African American Vampires

Enlarge picture
African American actress and singer Grace Jones starred in Vamps.
Enlarge picture
Teresa Graves, who starred in the movie Old Dracula, was one of the first African Americans to be featured in a vampire film.

African American Vampires

(pop culture)

Vampire beliefs have not been prominent among African Americans, though a few have been reported. These few were seemingly derived from the mythologies of Africa, which believed in both vampires and witches who acted like vampires, and were brought to the United States either directly or by way of Haiti or the other French islands in the Caribbean. Folklorists working among African Americans in the southern United States in the late nineteenth and early twentieth centuries found a number of accounts of vampires. Some were more traditional bloodsuckers. One account from Tennessee told of an old woman whose health seemed to constantly improve while the children’s health declined because she sucked their blood while they slept: “de chillun dies, an’ she keeps on a-livin’.” The most definable vampire figure reported among African Americans was the fifollet, or the feu-follet, known to the residents of Louisiana. The fifollet, the traditional will-o-the-wisp (light seen at night over the swamp areas), derived from the French incubus/succubus figure, was the soul of a dead person that had been sent back to Earth by God to do penance, but instead attacked people. Most of the attacks were mere mischief, but on occasion, the fifollet became a vampire that sucked the blood of people, especially children. Some believed that the fifollet was the soul of a child who had died before baptism.

Modern African American Vampires: Vampires have made only infrequent appearances in African American folklore, and, similarly, African Americans have been largely absent from vampire movies and novels through the twentieth century. The few black vampire movies emerged in the era of blaxploitation movies in the early and mid-1970s. Only one African American vampire character, Prince Mamuwalde (better known as Blacula), attained any fame beyond the fans of vampire movies. The Prince, portrayed by Shakespearean actor William Marshall, appeared in two movies, Blacula (1972) and Scream Blacula Scream (1973). Released the same year as Blacula was Alabama’s Ghost (1972), a blaxploitation movie in which a vampire rock group battles a ghost. Another lesser-known African American vampire movie is the 1973 Ganja and Hess (released in video under a variety of names including Blood Couple, Double Possession, Black Evil, and Black Vampire). Like Blacula, the movie was set in New York. It concerned Dr. Hess Green (played by Duane Jones), who becomes a vampire after being stabbed with an ancient African dagger by his assistant. The vampire never became a prominent role for black actors, however, and with a few notable instances—Teresa Graves in Old Dracula (also known as Vampira) and Grace Jones in Vamp—few have appeared in leading roles.

Meanwhile, in the 1970s, Marv Wolfman, who created the very successful vampire comic series, Tomb of Dracula, included the African American Blade the Vampire Slayer among the major characters. Through the several attempts to revive the series, Blade emerged as the single most popular of Wolfman’s characters and eventually in the mid-1990s got his own Marvel comic book series. As Blade emerged to prominence, the character was altered to more closely conform to the superhero for which Marvel was best known, and his half-vampire nature emphasized. Beginning in 1997 this new Blade, became the subject of three very successful movies starring Wesley Snipes. In the wake of Blade’s success, as the DVD market and independent movie industry expanded, a set of new African American vampire movies, most going straight to DVD, appeared. These latter include Cryptz (2002), Vegas Vampires (2004), Vampiyaz (2004), Vampz (2004), Vampire Assassin (2005), Bloodz Vs Wolvez (2006), and Dead Heist (2007).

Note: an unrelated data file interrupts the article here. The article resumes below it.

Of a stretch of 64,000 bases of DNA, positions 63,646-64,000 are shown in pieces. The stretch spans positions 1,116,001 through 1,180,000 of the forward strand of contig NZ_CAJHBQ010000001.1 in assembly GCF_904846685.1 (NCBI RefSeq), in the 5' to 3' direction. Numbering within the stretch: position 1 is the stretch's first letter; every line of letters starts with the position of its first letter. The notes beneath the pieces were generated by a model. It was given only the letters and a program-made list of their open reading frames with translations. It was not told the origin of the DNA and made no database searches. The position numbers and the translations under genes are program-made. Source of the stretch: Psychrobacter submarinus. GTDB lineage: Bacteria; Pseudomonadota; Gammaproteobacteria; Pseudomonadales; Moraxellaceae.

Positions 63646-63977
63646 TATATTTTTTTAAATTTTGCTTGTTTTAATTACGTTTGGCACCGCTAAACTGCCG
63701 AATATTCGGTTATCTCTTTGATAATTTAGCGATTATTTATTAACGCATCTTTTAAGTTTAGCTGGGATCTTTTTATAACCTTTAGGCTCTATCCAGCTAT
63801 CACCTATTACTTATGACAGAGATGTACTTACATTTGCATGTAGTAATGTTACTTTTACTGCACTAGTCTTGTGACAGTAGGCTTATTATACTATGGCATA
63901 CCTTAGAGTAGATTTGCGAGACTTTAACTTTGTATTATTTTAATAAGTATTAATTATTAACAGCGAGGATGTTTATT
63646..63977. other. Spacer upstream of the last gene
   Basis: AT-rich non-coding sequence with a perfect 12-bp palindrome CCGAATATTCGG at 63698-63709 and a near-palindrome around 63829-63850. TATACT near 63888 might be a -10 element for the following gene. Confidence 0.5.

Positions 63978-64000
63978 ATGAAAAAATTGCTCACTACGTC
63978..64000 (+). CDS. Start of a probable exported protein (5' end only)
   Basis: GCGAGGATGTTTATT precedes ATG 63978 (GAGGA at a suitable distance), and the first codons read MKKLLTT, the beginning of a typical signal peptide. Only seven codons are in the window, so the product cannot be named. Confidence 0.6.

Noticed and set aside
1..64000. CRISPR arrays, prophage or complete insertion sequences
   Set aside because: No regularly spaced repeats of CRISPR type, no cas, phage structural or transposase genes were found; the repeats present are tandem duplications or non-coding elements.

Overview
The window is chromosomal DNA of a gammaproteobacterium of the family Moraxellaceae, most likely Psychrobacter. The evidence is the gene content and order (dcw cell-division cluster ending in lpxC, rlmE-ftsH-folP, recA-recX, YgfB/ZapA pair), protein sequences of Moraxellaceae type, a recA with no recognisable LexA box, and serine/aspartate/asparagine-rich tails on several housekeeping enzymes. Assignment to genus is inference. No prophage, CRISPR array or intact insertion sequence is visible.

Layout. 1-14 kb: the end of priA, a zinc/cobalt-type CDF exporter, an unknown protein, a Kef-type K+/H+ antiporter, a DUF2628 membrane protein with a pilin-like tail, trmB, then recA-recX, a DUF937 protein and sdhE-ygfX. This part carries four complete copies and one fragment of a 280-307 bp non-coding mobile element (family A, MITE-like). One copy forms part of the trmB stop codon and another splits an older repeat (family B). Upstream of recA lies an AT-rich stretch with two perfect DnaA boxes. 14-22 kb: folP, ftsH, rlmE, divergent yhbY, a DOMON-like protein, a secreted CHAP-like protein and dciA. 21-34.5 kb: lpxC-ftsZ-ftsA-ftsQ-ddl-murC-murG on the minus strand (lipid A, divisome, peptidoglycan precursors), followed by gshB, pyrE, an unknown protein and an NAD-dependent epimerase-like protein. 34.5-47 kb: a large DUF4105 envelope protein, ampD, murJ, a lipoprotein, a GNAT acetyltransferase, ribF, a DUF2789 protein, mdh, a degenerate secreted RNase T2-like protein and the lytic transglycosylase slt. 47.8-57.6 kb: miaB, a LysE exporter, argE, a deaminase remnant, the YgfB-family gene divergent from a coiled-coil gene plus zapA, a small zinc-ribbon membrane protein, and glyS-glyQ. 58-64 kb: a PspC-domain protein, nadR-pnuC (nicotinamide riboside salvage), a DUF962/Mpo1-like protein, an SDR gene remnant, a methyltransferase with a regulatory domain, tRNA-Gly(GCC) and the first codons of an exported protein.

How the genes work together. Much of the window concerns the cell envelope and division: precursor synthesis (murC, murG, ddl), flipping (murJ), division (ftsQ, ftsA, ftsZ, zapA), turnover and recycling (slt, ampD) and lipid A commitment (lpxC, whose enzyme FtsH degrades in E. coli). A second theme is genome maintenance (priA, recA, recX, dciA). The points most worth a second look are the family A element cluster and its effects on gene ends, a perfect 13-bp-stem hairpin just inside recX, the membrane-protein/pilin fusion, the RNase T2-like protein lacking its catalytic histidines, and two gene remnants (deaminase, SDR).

Like the new set of vampire movies, some vampire novels were included among the growing number of books written especially for an African American audience. Only a few of these, most notably Jewelle Gomez’s The Gilda Stories (1991), gained a larger audience. Then in 2003, Leslie E. Banks, writing under her pseudonym L. A. Banks, issued Minion, the first of what became her Vampire Huntress books. The series, built around a young African American vampire hunter named Damali, found an audience among readers of romance novels, and by 2009, a dozen titles had appeared. Banks emerged as the most successful African American vampire author to date.

Sources:

Brandon, Elizabeth. “Superstitions in Vermillion Parish.” In Mody C. Boatright, Wilson M. Hudson, and Allen Maxwell, eds. The Golden Log. Dallas: Southern Methodist University, 1962, 108–18.
Gross, Edward, and Marc Shapiro. The Vampire Interview Book: Conversations with the Undead. East Meadow, NY: Image Publishing, 1991. 134 pp.
Lavergne, Remi. A Phonetic Transcription of the Creole Negro’s Medical Treatments, Superstitions, and Folklore in the Parish of Pointe Coupée. New Orleans, LA: Master of Arts thesis, Louisiana State University, 1930.
Murphy, Michael J. The Celluloid Vampires: A History and Filmography, 1897–1779. Ann Arbor, MI: Pierian Press, 1979. 351 pp.
Puckett, Newbell Niles. Folk Beliefs of the Southern Negro. Chapel Hill, NC: University of North Carolina Press, 1926. Rept. New York: Negro Universities Press, 1968.
Rovin, Jeff. The Encyclopedia of Super Villains. New York: Facts on File, 1987. 416 pp.

Alien Vampires see: Science Fiction and the Vampire

Mentioned in ?
Full browser ?